So she started the Home Foundation in 2005 to raise money and partner with other charities to help out. For the first four years, it sent a lot of its money to causes overseas.
Grant, who figured she'd just get up at her concerts and ask the audience for money, said it's become a lot more than that.
Now, the goal is to build shelters, starting with 10 major U.S. cities. Grant also proudly talked about the new Christian Trafficking Shelter Association, which she likened to a Better Business Bureau of shelters. The foundation also has a growing internship program, she said.
Jeff Barrows, the director of the association, said by e-mail there are four centers that house young victims of sex trafficking, with one more building being renovated.
He thinks the United States is doing a good job in arresting and convicting sex traffickers, but there is still more the government can do.
"I personally believe that the U.S. is doing very well in prosecution, but could make some major strides in protection and prevention, especially when it comes to domestic minor sex trafficking victims," he said in the e-mail.
Barrows said his group will make sure shelters follow "established standards of care" and said Grant has been instrumental in helping
"She has shown leadership by realizing the need to develop best practices in this field so that efforts to help these victims are not haphazard or at worst, cause further harm to them," he said in the e-mail.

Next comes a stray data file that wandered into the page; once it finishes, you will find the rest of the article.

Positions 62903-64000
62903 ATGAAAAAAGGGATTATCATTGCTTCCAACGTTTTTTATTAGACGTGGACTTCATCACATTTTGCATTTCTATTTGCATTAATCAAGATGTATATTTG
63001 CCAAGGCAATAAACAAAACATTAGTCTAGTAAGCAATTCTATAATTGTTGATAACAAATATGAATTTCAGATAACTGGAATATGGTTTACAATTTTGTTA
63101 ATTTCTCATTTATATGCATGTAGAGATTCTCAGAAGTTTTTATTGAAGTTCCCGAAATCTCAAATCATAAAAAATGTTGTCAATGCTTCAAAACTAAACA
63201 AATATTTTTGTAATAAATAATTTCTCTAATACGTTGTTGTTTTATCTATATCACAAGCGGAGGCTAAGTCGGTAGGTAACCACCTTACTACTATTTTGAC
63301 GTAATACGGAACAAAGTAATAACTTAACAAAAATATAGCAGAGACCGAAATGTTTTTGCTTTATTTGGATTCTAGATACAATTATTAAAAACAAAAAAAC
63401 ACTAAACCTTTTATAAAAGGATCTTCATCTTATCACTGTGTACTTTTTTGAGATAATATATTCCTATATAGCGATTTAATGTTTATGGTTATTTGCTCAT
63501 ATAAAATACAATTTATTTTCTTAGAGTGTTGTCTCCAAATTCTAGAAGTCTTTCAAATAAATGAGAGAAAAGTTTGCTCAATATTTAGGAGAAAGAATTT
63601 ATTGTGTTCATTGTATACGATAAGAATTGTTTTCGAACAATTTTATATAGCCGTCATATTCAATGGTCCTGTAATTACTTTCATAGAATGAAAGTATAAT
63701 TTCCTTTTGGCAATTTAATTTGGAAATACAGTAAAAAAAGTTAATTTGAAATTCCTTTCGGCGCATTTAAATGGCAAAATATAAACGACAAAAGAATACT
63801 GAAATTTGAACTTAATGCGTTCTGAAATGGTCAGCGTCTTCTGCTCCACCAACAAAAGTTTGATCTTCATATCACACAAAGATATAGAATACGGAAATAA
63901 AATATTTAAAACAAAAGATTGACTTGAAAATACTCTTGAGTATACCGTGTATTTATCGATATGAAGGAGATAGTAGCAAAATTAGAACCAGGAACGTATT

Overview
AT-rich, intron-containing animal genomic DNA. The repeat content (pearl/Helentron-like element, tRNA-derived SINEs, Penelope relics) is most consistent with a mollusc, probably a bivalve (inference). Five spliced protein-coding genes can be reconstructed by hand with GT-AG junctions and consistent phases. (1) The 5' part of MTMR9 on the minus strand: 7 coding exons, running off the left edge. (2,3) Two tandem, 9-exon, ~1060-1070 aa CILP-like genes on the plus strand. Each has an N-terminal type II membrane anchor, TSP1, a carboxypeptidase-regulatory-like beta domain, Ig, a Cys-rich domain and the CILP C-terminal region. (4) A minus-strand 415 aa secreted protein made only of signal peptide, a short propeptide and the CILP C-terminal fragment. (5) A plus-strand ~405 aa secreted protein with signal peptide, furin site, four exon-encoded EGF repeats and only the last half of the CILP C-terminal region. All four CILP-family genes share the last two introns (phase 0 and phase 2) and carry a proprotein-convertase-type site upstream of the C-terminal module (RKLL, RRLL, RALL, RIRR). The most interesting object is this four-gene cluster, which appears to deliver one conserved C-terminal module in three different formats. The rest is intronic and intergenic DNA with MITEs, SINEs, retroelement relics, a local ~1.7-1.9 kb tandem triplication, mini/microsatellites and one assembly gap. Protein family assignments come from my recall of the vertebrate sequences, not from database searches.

Grant appeals for more than just money these days.
"We can all do something," she said.
Write your congressmen to tell them to do more for the victims of sex trafficking, Grant said. She also would like people to boycott the website Craigslist until it stops selling adult ads or ask the religious leaders at their houses of worship to see what they are doing with their missions.
Most churches are very receptive to her sharing information during her concerts, she said, but not all.
"There was one church that said, "We know you do that whole trafficking thing, but we just don't want you to do that tonight. We just want you to do a real family-friendly concert," she said, palpable annoyance in her voice.
"I'm thinking, you're missing the whole purpose of what God wanted church to be," she said.
A portion of the proceeds from Grant's new album, "Love Revolution," will go to the Home Foundation. The CD is a reminder to Christians that a spiritual life is more than attending church each week.
The album is a call to action to let your life be your message, to let your lifestyle and the way that you live be the message of Christ's love.
"It's a return to being church rather than doing church," she said.
Grant is somewhat collected now, but she has another tale of a girl who was forced into slavery.
She recounts meeting the girl at one of her concert meet-and-greets last year. The girl was much like the others who attend her shows: young, good kid, active in her church. One day, she met a cute boy at a smoothie place. He invited her to a party and told her he'd have her back by 10. She got in the car with him
"Three weeks later the police found her. For sale, on Craigslist," she said. "It's not like she was a runaway. She was just a 16 year old from a Christian school who just went to Jamba Juice. And she was trafficked."